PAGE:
Six months after the election, there’s still discussion about the extent to which voter fraud exists and whether the White House will follow through with an investigation. In the meantime, election officials across the country have been quietly doing their jobs and are wrapping up investigations from the last election while preparing for the next. The reviews to date confirm what most election officials have been publicly stating for some time – that while the amount of actual voter fraud is not zero, it’s very close, with only an infinitesimal number of cases of potential voter fraud nationwide. Several states have released the results of their inquiries. One of the most comprehensive analyses was conducted by Secretary of State Jon Husted (R) in Ohio. After comparing voter data to files from the Ohio Bureau of Motor Vehicles, Secretary Husted’s office found that 385 non-citizens were registered to vote, and identified 82 of these non-citizens as possibly having voted, referring those cases for further investigation to confirm whether they voted and if fraud occurred.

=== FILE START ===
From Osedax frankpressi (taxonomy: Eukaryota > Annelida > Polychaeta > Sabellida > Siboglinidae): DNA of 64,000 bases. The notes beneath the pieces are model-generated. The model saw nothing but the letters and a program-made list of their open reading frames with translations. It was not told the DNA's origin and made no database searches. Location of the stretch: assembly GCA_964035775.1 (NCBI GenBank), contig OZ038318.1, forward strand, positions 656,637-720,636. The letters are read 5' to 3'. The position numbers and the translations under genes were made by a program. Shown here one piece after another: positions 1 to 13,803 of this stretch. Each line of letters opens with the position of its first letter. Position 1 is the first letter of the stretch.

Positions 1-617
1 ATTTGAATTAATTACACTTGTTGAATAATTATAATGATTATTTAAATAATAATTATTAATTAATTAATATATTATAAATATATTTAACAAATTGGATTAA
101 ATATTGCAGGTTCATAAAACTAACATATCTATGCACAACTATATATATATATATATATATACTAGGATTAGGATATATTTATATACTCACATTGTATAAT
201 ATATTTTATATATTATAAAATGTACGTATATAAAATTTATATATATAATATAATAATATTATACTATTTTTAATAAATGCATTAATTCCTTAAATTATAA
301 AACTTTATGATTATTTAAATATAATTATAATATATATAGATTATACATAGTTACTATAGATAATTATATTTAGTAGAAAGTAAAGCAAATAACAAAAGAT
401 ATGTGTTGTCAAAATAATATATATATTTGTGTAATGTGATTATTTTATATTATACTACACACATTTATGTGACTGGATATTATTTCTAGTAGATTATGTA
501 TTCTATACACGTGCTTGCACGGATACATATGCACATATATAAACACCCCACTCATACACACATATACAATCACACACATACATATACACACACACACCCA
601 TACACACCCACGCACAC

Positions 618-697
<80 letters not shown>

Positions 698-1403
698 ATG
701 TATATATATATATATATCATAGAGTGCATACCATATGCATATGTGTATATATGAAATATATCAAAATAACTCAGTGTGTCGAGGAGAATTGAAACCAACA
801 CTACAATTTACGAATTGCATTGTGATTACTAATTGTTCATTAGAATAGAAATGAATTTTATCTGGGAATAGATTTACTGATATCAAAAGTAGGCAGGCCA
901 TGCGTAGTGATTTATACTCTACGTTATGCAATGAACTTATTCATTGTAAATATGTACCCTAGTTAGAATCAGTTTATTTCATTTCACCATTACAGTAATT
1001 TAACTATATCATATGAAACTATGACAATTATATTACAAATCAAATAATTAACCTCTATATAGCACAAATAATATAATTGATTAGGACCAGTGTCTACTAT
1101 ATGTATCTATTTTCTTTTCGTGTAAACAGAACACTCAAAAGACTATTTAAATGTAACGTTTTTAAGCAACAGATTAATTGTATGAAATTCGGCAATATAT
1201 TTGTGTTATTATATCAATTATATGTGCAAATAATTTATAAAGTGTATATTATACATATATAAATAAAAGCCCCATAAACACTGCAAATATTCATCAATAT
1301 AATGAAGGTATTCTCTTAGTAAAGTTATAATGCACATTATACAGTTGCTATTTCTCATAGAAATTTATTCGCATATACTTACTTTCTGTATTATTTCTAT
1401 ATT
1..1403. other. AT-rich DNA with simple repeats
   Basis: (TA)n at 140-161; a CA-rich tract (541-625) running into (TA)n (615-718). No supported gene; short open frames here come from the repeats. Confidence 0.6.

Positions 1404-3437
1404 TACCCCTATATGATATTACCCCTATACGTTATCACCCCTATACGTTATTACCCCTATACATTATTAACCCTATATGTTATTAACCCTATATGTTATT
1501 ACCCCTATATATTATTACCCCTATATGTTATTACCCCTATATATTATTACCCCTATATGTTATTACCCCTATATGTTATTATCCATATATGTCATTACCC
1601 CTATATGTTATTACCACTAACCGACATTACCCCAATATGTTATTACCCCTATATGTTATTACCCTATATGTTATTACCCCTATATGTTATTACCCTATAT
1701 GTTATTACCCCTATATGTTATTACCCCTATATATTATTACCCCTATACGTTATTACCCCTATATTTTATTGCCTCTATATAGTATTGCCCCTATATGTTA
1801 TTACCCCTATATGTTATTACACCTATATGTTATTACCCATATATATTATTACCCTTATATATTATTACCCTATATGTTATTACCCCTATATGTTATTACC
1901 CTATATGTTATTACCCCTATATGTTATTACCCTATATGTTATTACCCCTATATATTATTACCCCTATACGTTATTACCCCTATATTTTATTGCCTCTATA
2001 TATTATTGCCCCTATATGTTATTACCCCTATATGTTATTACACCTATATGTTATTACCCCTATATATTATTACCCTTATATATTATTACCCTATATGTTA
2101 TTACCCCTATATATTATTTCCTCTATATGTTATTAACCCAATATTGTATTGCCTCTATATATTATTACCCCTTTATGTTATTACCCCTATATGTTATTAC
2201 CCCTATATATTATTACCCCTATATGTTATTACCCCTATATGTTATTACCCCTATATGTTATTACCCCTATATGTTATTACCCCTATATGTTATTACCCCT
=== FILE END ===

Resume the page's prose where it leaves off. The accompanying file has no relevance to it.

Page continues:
California Secretary of State Alex Padilla (D) also reviewed complaints about potential fraud, finding 89 cases sufficient to warrant further investigation by authorities. Of these cases, 56 allege double voting and 16 allege fraudulent voter registration. Other allegations have nothing to do with potential voter fraud, but rather wrongdoing by candidates, petition circulators and others who work in elections.
Another good example is Tennessee, where Secretary of State Tre Hargett (R) has supervised the effort. His office found a total of 42 instances of possible voter fraud meriting further investigation in all of 2016, including 18 instances of felons voting, 9 instances of double voting, and 1 instance of a non-citizen voting.